To mark the end of Lana Locke’s PhD on The feral, the art object and the
social, she will create a sprawling installation of objects, images and videos in
Chelsea College of Arts’ Cookhouse Gallery that make flesh the practice-based
nature of her research.
Here, the practice becomes entangled in an unruly relation with the space:
scratched, seeping forms evoking bodily organs, liquids and waste do not rest
within the contours of a body, but act as infectious elements, moving through the
environment, speaking to a social body uncontained by the gallery. Clay tower
blocks and burnt out metal plants germinate amongst the husks of Locke’s external
and internal installations and protests of the last four years, rejecting
gentrification, as she seeks to reclaim the social within the material.
Locke’s conception of the feral scavenges (physically, socially and
metaphorically) in the gap between defined spaces, and draws out the political
promise of the indeterminate state of being neither wild nor
civilised. Originating as a retaliation against the former British Lord Chancellor
Kenneth Clarke’s labelling of a ‘feral underclass’ in the 2011 London riots, she
seeks to unfix the feral from this uncivilised, abject position. Her practice
resists the ‘civilising’ borders of the spheres of display it interpenetrates.
However, like the feral, it does not attack the boundaries directly: it is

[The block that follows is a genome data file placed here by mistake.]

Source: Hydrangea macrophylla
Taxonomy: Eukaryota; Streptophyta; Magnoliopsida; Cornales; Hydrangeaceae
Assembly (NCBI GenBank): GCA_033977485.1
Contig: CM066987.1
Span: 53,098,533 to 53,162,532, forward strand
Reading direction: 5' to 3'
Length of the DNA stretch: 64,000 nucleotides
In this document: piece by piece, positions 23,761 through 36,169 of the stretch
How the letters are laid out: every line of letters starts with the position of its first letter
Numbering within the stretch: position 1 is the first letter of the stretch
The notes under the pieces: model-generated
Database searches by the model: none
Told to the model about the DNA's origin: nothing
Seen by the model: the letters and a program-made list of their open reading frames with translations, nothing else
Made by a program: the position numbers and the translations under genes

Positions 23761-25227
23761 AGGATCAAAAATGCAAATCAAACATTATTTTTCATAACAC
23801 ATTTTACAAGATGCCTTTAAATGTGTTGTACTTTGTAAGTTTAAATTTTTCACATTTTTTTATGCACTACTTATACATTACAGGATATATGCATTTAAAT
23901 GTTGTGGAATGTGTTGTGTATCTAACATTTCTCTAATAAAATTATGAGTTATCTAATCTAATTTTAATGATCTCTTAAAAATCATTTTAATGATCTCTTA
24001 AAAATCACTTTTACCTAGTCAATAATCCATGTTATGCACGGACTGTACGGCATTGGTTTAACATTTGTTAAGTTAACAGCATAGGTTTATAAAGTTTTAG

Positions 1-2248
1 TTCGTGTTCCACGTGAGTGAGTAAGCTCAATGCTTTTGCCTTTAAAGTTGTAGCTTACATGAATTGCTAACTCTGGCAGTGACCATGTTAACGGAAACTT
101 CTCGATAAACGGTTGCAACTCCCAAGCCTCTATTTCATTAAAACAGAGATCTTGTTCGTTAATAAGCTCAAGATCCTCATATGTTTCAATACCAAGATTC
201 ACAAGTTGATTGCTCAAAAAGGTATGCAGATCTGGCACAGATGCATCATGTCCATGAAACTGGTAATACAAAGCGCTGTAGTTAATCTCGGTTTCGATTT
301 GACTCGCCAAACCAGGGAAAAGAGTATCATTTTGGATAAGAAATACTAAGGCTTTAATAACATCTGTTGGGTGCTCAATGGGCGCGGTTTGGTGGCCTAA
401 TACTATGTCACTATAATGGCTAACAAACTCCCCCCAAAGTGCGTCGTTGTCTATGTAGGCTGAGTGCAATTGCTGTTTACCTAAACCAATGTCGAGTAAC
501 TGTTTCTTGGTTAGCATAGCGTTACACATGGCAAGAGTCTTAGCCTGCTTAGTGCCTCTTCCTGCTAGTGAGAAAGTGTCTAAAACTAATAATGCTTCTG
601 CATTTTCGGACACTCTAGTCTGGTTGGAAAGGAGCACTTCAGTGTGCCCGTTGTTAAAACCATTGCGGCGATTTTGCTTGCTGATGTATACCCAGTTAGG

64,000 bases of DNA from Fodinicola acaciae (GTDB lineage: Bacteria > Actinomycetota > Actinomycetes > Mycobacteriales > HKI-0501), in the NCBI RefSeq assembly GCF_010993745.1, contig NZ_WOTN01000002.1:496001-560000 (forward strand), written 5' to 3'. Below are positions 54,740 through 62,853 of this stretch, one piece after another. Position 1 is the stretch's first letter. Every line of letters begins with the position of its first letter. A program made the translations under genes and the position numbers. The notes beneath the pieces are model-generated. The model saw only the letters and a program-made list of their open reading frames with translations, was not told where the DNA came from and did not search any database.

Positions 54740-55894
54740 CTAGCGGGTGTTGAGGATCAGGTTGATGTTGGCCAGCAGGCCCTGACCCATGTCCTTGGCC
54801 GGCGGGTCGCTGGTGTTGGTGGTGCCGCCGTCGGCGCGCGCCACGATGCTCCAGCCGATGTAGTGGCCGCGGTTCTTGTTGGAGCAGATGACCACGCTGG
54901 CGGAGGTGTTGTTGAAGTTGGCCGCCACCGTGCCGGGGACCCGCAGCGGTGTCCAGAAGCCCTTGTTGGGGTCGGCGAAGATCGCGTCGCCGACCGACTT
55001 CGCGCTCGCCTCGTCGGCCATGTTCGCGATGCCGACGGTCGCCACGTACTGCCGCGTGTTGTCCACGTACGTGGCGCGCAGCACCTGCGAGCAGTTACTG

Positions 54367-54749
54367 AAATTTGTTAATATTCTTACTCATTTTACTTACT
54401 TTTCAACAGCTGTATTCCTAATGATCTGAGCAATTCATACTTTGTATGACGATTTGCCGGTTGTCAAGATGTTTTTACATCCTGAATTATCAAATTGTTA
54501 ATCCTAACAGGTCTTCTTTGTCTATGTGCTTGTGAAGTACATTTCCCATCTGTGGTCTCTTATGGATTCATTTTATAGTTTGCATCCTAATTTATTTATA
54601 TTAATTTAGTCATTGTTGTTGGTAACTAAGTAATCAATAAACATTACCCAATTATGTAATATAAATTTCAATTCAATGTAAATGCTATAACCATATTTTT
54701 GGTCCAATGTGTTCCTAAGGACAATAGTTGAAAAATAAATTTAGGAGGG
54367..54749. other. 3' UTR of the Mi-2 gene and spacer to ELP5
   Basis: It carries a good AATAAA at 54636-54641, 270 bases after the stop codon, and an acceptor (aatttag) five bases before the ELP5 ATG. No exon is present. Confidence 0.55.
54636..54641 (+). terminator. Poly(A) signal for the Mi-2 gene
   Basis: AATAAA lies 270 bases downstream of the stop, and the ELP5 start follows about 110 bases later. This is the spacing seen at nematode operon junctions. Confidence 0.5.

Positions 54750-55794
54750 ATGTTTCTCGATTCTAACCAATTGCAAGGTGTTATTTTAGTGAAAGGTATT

furtive; it must creep over, under and through the boundaries to survive.
The Cookhouse space is treated as a physical manifestation of the academic
framework of an arts PhD, and the institutional rigidity, regulation, and
political and economic pressures the practice has sought to gnaw away at when
confronted by this structure. Yet as Locke equates the temporary installation of
art objects in the space to the status of squatters passing through, the days of
her own squatting period of doctoral study have reached their end, its contingent
permissions and protection withdrawing. As her practice has poked into, picked at,
and soaked through any porosity and permeability of boundaries, inside and outside
of the rules of the University, that might allow her to leach it for a little more
supply (of workshop access, of materials, of knowledge), so must she now move on.